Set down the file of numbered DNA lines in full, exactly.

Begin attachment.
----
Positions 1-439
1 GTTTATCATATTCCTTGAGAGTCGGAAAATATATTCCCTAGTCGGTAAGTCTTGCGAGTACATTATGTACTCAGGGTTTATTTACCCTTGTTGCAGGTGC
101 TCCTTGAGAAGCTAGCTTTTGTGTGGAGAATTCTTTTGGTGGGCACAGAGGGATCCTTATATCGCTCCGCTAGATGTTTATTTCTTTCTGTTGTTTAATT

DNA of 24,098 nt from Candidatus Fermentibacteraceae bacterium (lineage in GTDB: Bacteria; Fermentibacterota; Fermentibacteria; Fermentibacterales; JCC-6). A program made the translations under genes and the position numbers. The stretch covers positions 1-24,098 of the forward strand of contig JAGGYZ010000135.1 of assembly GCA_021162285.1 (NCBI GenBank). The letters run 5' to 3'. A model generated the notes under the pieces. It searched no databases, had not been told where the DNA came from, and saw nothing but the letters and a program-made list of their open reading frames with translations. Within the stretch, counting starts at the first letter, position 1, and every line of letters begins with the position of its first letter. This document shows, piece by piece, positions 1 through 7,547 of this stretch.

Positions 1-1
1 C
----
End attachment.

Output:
Positions 1-439
1 GTTTATCATATTCCTTGAGAGTCGGAAAATATATTCCCTAGTCGGTAAGTCTTGCGAGTACATTATGTACTCAGGGTTTATTTACCCTTGTTGCAGGTGC
101 TCCTTGAGAAGCTAGCTTTTGTGTGGAGAATTCTTTTGGTGGGCACAGAGGGATCCTTATATCGCTCCGCTAGATGTTTATTTCTTTCTGTTGTTTAATT

DNA of 24,098 nt from Candidatus Fermentibacteraceae bacterium (lineage in GTDB: Bacteria; Fermentibacterota; Fermentibacteria; Fermentibacterales; JCC-6). A program made the translations under genes and the position numbers. The stretch covers positions 1-24,098 of the forward strand of contig JAGGYZ010000135.1 of assembly GCA_021162285.1 (NCBI GenBank). The letters run 5' to 3'. A model generated the notes under the pieces. It searched no databases, had not been told where the DNA came from, and saw nothing but the letters and a program-made list of their open reading frames with translations. Within the stretch, counting starts at the first letter, position 1, and every line of letters begins with the position of its first letter. This document shows, piece by piece, positions 1 through 7,547 of this stretch.

Positions 1-1
1 C